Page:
Nagoya Writes

May 19, 2008

The 100 Yen Cup

Filed under: Issue: 2008,Poetry,Sussler — usbengoshi @ 11:43 am

I was sitting at my stand at the Tokoname ceramic festival
minding my business, when this young mother type approached me.
Her eyes swept over my show of cups and plates. Finally they settled on
one of my cups. She lifted it up and said > ‘100.’

I asked her, 100 what?
>I want this cup for 100 yen.
I asked, why?
She looked into my eyes and said> ‘that is how much a cup costs
at a 100 yen shop.’

You want to buy my ceramic handmade cup for 100 yen?
>Yes, that is what I will pay.  she answered.

I smiled at her. But inside my stomach was churning…
What goes into that cup, is not just your coffee or tea.
Do you really think the value of a cup is 100 yen?

This cup is made from my sweat.
Sweat from twenty plus years of working with clay.
Clay that I drove from Seto to my studio, that took half the day.
Days, weeks years of study under many teachers each with there 
own specialty. Some taught me how to find the clay. Some taught me
how to throw the clay on the wheel. Some taught me what makes a good cup.
Some taught me how to prepare glazes.
Some taught me how to fire my clay.
I  watched and listened and  just as important I practiced for years. 
Little by little adding to that knowledge with my own experiences and taste
to create my own way.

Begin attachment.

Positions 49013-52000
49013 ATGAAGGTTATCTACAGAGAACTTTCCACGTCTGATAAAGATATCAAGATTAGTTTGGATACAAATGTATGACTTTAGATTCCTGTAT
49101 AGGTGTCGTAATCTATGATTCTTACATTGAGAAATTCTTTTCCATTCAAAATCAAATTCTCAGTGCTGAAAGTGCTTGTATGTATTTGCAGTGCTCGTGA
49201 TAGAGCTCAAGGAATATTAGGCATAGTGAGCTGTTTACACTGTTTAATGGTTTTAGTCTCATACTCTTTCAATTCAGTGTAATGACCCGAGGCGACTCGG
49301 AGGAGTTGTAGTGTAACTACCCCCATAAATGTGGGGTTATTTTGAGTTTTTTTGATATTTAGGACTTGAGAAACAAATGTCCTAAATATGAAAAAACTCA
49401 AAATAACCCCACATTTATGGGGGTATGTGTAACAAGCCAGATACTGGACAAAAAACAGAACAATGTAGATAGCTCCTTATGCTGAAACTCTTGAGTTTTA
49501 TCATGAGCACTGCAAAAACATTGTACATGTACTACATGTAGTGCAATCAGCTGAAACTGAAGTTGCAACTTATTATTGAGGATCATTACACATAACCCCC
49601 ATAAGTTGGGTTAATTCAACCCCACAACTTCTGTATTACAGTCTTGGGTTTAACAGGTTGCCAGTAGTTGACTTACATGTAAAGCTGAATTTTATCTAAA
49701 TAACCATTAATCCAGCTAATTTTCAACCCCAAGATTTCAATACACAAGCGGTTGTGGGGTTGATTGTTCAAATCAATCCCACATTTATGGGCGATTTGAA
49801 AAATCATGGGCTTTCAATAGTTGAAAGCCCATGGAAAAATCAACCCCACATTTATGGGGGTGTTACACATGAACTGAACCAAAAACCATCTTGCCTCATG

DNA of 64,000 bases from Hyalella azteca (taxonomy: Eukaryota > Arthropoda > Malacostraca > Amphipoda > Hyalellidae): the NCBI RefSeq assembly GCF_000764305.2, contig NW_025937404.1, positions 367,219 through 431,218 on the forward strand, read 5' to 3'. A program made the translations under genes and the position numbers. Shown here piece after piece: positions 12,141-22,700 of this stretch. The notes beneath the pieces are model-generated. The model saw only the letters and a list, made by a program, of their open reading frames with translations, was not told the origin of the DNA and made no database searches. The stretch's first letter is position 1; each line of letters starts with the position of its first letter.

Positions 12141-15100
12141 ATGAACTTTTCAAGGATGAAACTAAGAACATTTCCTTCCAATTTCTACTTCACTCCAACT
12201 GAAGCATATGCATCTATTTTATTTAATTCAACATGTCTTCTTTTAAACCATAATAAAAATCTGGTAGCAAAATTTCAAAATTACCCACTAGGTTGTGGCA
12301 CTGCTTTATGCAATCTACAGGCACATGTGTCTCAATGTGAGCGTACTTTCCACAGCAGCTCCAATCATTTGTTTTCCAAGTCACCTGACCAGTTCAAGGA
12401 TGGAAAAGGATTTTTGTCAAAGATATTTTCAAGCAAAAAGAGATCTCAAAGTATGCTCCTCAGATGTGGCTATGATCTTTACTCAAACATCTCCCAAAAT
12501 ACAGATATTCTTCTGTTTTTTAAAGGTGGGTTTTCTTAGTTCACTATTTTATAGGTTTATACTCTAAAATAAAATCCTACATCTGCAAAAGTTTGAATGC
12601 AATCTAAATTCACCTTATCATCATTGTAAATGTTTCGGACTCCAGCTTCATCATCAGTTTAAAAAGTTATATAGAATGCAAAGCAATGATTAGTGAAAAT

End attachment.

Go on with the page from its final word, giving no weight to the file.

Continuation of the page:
You say… 100 yen.

To make that cup I need to buy clay since I can’t just go into the mountains and
collect it at night.  All right, I have done that, but only because the clay was call me.  
I must kneed that mud of potential ,  throw it on the wheel and form that vessel. It 
takes years to get just the right feel to persuade that mud to stand. You should try it 
some day. 
That cup needs a foot trim after a day of a little drying. Then I dry it the rest of the 
way. Need to do that slowly, don’t want to rush. Cups will crack under pressure.
I fire it low. I  glaze it. I fire it high. That cup cools and is ready for your hand .
You see it here but you don’t see the many who didn’t pull through. 
Some crack as they shrink or blister under the heat. This morning three crashed at 
my feet.

If my cup holds together through the shocks of my studio,  I  can bring it to market, or
try, as many shops don’t want to deal with my cups these day. Some are kind and
even helpful. Others treat my work as unwanted trash. For that is what it is to them if
it doesn’t sell.

You may wonder how do I get enough to eat.
And wonder what is left for the roof over my head.
But I guess you don’t.

What you want is a cup from a sweat shop in China..
A place where they pay their workers 30 yen an hour.
A place where once hired they toil until, they become too feeble to work,
A place where injuries are left on the floor to crawl away.
A place where they do not care if the lead from their glaze
flows in to the drinking water

If this is what you want, then go and buy your 100 yen cup at your 100
yen shop. Then when you drink from that vessel,
Try to forget, that cup that holds your tea,
is made from a mix of starvation wages, toxic waste and corporate greed.

Once cups were made by independent local craftsmen like me.
Your 100 yen cup is killing them,
one by one.


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